social security: In Other Countries
A social security program was adopted first in Germany in the 1880s, when Chancellor Otto von Bismarck advocated social legislation not only in order to benefit the workers but also to forestall the program of the socialists and gain the support of the workers for his own party. Legislation setting up compulsory sickness insurance, for which the worker paid two thirds of the cost and the employer one third, was passed in Germany in 1883. Compulsory old-age insurance (see pension ), the cost of which the employee, employer, and government shared, was adopted in 1889; unemployment insurance legislation, however, was not passed until 1927.
As economic insecurity among workers in the highly industrialized countries spread, an increasing number of social security programs were enacted. In Great Britain, the National Insurance Act, devised by David Lloyd George, was passed in 1911, and a compulsory unemployment insurance program as well as old-age insurance and sickness insurance programs were established. The unemployment insurance system excluded many workers, notably government employees, nurses, casual workers, and those who earned over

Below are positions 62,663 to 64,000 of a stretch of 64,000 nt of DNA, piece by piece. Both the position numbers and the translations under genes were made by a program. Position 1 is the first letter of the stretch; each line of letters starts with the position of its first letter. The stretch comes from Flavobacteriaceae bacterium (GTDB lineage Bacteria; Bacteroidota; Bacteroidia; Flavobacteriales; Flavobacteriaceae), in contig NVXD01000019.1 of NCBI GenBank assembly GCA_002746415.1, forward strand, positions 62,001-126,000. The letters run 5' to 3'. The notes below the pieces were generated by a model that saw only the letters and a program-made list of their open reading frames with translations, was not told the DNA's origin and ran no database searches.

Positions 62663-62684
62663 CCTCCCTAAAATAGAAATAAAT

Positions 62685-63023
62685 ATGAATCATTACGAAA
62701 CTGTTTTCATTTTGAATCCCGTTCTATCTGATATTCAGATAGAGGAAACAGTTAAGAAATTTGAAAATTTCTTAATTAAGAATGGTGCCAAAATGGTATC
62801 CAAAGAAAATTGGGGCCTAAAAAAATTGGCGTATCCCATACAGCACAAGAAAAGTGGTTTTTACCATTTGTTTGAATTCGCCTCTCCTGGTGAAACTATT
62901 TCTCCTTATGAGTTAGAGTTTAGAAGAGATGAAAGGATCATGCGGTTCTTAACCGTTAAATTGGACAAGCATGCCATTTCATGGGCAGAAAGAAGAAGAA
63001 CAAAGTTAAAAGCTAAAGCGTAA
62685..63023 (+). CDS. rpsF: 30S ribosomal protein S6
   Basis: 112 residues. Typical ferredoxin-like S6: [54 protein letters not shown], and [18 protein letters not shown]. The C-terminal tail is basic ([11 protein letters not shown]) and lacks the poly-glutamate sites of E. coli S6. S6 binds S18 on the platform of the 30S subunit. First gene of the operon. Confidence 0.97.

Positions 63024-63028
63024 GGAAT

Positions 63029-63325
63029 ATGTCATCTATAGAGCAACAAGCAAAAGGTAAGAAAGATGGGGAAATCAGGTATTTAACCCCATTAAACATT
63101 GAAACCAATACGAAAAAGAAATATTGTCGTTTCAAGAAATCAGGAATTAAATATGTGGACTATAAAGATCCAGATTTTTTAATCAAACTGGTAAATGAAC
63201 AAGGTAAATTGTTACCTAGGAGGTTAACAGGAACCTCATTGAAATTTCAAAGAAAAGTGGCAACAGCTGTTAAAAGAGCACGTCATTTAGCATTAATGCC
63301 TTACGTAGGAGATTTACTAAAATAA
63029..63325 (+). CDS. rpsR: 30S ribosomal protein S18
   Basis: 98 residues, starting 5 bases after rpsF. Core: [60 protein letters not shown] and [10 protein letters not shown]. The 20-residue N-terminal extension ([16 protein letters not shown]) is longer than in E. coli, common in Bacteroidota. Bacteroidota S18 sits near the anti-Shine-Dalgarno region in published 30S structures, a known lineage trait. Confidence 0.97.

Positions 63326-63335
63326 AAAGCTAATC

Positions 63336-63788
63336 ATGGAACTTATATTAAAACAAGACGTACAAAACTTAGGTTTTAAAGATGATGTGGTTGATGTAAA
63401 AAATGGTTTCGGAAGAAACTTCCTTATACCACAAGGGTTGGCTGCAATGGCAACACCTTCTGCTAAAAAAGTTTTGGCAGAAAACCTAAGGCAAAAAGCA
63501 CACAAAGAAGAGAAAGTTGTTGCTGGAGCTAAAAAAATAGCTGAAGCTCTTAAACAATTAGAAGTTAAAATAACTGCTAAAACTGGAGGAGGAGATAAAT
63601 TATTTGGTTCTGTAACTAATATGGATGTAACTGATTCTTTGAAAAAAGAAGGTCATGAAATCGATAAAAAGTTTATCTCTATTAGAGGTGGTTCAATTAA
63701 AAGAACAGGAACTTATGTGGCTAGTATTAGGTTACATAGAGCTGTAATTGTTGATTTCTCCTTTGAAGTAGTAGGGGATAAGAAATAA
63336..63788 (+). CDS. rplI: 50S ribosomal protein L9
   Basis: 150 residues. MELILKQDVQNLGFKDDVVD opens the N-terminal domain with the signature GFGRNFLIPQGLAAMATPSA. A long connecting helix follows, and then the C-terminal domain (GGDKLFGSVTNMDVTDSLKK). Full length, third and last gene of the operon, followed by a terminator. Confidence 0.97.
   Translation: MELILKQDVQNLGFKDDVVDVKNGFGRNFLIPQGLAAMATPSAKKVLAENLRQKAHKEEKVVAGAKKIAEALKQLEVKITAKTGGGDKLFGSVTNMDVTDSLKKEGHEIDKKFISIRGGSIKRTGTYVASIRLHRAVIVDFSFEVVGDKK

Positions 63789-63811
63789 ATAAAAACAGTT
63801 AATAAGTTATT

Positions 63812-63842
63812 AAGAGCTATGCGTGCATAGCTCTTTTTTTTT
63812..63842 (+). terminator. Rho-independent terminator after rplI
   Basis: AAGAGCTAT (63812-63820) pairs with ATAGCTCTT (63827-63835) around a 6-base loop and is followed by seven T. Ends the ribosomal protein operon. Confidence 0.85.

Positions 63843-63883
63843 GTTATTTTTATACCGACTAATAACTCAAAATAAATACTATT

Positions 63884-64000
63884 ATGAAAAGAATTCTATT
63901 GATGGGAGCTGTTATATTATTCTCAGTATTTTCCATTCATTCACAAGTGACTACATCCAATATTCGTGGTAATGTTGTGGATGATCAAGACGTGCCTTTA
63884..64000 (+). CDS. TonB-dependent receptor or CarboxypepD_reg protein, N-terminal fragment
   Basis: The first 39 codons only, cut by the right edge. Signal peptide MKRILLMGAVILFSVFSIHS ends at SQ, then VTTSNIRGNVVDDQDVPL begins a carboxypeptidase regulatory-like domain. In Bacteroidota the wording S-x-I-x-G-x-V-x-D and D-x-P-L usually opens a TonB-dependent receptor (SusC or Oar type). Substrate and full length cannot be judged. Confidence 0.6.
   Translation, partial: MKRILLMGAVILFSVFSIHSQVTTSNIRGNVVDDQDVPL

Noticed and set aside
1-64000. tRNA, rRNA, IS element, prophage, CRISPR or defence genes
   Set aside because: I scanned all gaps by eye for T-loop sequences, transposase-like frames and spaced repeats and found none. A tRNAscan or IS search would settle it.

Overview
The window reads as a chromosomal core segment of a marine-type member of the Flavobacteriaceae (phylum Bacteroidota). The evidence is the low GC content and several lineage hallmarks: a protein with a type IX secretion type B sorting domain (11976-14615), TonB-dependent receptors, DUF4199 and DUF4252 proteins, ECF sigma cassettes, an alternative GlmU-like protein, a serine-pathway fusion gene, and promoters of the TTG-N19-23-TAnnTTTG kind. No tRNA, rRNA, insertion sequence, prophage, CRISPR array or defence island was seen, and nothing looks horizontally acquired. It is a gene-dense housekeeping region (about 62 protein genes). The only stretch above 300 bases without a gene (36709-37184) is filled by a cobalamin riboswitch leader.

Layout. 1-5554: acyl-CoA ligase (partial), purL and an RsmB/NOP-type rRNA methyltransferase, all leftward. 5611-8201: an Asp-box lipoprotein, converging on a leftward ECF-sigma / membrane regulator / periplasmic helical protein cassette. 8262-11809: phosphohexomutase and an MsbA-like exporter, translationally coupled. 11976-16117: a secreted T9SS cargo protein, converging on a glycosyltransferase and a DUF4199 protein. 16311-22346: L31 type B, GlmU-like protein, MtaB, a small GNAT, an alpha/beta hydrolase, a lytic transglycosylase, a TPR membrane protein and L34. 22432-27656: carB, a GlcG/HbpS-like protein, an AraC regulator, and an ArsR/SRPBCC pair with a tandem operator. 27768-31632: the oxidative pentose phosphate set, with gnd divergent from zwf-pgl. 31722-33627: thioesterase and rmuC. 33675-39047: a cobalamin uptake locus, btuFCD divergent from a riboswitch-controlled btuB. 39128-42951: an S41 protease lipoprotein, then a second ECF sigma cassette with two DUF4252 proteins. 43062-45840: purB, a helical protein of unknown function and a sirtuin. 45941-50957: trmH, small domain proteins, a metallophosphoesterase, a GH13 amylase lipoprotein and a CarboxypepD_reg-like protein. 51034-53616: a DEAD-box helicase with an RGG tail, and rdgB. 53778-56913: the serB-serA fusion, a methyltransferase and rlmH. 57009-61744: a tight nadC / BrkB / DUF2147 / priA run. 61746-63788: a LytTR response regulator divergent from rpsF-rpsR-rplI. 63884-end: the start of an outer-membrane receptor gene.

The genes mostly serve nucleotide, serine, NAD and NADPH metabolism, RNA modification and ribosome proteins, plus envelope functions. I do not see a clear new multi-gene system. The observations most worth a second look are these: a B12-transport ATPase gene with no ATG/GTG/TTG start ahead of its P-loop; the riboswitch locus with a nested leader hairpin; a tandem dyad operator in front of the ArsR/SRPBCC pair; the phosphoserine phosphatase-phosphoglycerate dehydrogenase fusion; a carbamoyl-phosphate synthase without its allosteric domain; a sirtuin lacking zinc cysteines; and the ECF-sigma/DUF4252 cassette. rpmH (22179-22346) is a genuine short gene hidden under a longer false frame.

France adopted in 1905 a program of voluntary unemployment insurance and in 1928 made insurance plans for old age and sickness mandatory. Meanwhile, diverse social security programs were adopted throughout Europe, differing from country to country as to the kinds of insurance instituted, the categories of workers eligible, the proportions paid by employee, employer, and government, the conditions for receipt of benefits, the amounts of the benefits, and finally in the overall effects of the programs. In 1922, the Soviet Union adopted comprehensive social security plans as part of their socialist economy. Chile became (1924) the first Latin American country to adopt a social security program.
The Columbia Electronic Encyclopedia, 6th ed. Copyright © 2012, Columbia University Press. All rights reserved.
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